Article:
Nutrigenomics pp 209-222 | Cite as

The Metabolic Syndrome

  • Carsten Carlberg
  • Stine Marie Ulven
  • Ferdinand Molnár


Increased consumption of high-caloric diets combined with reduced physical activity are the main causes for the worldwide dramatic increase in the metabolic syndrome. Obesity (Chap.  8) and insulin resistance (Chap.  9) is initiating the development of the metabolic syndrome, and both significantly increase the risk of T2D (Chap.  10) and CVD (Chap.  11). Insulin plays a central role in regulating energy homeostasis in metabolic tissues. The effects of hyperglycemia and insulin resistance on the risk of CVD are largely pathway- and tissue-specific. The genetic risk for the metabolic syndrome overlaps with that of its major components, such as obesity, T2D and dyslipdemia, but like in these traits, common genetic variations can explain only a minor part of the disease risk. However, there is emerging evidence for an important role of epigenetics, causing heritable changes in gene expression, in the origin and development of the metabolic syndrome.

In this chapter, we discuss the role of insulin resistance and obesity in the major metabolic tissues liver, skeletal muscle, pancreas and WAT causing the metabolic syndrome. We will emphasize pathways that are involved in energy metabolism and will describe how insulin resistance and obesity lead to the metabolic syndrome and its complications. The importance of inflammation and regulation of energy metabolism will be highlighted. In addtion, we will discuss the future challenges and possibilities to treat and prevent the metabolic syndrome by dietary modifications.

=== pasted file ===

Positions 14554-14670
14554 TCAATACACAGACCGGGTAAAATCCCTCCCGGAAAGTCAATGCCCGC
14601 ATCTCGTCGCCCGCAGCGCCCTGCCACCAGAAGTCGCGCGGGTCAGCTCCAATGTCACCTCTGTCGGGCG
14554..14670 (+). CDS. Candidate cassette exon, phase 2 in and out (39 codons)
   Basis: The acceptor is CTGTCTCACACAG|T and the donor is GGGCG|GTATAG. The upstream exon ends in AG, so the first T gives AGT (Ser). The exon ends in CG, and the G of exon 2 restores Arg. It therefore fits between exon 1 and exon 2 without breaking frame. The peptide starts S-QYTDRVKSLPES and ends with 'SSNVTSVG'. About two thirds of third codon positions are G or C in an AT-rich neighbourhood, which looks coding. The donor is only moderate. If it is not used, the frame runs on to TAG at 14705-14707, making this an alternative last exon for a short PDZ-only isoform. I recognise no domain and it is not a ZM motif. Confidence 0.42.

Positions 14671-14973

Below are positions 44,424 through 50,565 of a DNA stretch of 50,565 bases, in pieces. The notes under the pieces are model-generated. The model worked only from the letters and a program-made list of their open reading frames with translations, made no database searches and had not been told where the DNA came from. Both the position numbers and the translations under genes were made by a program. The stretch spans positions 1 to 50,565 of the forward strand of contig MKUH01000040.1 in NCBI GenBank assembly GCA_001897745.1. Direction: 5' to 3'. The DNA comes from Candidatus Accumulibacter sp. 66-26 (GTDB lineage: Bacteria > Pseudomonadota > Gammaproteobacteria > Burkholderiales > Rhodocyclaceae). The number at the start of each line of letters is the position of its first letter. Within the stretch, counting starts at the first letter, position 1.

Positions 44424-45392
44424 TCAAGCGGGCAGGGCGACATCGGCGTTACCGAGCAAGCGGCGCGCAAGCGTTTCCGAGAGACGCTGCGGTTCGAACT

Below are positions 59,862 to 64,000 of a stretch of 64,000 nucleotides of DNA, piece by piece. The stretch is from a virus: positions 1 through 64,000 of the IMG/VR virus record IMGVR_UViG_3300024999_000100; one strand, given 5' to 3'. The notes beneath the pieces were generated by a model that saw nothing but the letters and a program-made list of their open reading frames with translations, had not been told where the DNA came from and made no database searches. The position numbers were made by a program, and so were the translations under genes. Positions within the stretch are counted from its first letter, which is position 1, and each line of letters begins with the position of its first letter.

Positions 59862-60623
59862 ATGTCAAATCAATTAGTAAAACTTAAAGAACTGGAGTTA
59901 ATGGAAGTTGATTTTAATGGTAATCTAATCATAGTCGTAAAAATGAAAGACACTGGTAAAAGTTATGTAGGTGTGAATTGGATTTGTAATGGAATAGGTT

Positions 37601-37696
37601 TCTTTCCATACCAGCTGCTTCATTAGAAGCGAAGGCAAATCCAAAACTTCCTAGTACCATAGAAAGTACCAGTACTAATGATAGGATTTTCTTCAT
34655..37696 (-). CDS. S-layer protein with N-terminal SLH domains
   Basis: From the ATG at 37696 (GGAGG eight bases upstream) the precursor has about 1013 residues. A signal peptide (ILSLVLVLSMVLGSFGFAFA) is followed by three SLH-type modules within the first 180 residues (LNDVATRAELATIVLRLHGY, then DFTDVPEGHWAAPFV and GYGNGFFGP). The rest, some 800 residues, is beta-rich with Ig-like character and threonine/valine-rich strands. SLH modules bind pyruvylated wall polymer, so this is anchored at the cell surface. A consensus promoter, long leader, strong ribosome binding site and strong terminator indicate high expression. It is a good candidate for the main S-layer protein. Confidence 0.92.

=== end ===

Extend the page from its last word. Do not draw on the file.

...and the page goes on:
Obesity Insulin resistance T2D Metabolic syndrome Liver Adipose tissue Skeletal muscle Pancreas Macrophages Inflammation Epigenetics 

Additional Reading

  1. Desai M, Jellyman JK, Ross MG (2015) Epigenomics, gestational programming and risk of metabolic syndrome. Int J Obes (Lond) 39(4)Google Scholar
  2. Hotamisligil GS (2010) Endoplasmic reticulum stress and the inflammatory basis of metabolic disease. Cell 140:900–917CrossRefPubMedPubMedCentralGoogle Scholar
  3. Huang PL (2009) A comprehensive definition for metabolic syndrome. Dis Model Mech 2:231–237CrossRefPubMedPubMedCentralGoogle Scholar
  4. Keane D, Kelly S, Healy NP, McArdle MA, Holohan K, Roche HM (2013) Diet and metabolic syndrome: an overview. Curr Vasc Pharmacol 11:842–857CrossRefPubMedGoogle Scholar
  5. Lusis AJ, Attie AD, Reue K (2008) Metabolic syndrome: from epidemiology to systems biology. Nat Rev Genet 9:819–830CrossRefPubMedPubMedCentralGoogle Scholar
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Copyright information

© Springer International Publishing Switzerland 2016

Authors and Affiliations

  • Carsten Carlberg
    • 1
  • Stine Marie Ulven
    • 2
  • Ferdinand Molnár
    • 3
  1. 1.Institute of BiomedicineUniversity of Eastern FinlandKuopioFinland
  2. 2.Department of NutritionUniversity of OsloOsloNorway
  3. 3.School of PharmacyUniversity of Easterm FinlandKuopioFinland

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